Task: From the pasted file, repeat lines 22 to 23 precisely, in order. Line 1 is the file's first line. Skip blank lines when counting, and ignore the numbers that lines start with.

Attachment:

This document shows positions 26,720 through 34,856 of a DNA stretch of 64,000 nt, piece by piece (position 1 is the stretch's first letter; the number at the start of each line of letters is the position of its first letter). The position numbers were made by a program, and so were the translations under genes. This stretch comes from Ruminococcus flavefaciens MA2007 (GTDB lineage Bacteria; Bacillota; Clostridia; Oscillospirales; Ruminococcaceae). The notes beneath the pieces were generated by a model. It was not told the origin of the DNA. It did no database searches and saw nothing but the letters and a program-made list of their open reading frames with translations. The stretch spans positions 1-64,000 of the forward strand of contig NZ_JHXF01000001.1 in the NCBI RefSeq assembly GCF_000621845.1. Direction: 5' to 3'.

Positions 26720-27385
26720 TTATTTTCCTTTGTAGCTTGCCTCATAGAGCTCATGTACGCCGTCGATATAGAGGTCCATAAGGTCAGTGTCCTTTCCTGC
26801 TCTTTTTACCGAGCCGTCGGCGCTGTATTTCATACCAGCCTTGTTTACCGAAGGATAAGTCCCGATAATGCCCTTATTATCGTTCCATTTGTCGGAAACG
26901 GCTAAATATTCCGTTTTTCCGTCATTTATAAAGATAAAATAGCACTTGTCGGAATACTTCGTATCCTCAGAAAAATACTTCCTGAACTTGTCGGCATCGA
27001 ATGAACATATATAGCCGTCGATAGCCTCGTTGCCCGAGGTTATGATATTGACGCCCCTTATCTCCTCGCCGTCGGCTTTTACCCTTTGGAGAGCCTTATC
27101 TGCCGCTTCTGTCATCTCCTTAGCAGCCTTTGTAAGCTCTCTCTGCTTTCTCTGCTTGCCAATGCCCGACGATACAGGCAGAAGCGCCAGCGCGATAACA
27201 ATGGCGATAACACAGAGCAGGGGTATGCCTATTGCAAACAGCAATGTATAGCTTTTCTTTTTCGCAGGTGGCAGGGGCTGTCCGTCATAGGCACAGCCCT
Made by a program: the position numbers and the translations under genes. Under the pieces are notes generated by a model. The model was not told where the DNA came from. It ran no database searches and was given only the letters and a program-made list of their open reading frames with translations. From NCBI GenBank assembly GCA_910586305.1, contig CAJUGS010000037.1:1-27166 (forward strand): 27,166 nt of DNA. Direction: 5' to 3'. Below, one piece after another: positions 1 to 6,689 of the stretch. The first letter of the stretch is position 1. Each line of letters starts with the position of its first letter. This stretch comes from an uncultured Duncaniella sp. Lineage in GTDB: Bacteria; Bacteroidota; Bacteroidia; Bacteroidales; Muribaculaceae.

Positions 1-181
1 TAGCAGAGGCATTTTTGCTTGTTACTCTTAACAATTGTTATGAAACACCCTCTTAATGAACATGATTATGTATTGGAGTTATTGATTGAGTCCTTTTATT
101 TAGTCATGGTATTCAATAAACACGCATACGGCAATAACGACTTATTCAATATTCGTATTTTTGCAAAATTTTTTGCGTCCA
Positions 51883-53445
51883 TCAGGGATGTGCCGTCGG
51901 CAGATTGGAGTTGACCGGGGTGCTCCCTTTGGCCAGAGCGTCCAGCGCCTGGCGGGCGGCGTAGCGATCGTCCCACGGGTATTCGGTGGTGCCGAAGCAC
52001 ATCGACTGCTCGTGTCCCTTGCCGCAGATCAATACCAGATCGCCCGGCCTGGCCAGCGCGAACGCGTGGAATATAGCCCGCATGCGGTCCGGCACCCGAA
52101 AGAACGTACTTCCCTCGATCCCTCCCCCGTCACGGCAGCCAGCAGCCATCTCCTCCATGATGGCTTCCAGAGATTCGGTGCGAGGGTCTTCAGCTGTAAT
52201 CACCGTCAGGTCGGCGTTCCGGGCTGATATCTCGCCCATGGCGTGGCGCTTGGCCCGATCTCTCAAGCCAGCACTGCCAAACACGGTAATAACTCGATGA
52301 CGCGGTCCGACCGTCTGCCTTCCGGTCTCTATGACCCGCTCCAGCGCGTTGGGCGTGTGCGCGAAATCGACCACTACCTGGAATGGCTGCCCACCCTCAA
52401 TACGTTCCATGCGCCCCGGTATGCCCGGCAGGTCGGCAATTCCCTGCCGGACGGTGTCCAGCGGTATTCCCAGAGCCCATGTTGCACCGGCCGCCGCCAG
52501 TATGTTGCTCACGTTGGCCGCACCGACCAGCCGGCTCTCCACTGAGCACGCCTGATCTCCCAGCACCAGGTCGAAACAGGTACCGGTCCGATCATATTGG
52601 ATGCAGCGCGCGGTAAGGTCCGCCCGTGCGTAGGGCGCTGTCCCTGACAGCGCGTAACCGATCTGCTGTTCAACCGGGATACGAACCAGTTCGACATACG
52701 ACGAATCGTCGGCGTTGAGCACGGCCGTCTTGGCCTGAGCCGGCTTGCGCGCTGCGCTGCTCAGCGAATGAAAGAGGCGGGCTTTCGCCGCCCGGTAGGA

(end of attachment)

52601 ATGCAGCGCGCGGTAAGGTCCGCCCGTGCGTAGGGCGCTGTCCCTGACAGCGCGTAACCGATCTGCTGTTCAACCGGGATACGAACCAGTTCGACATACG
52701 ACGAATCGTCGGCGTTGAGCACGGCCGTCTTGGCCTGAGCCGGCTTGCGCGCTGCGCTGCTCAGCGAATGAAAGAGGCGGGCTTTCGCCGCCCGGTAGGA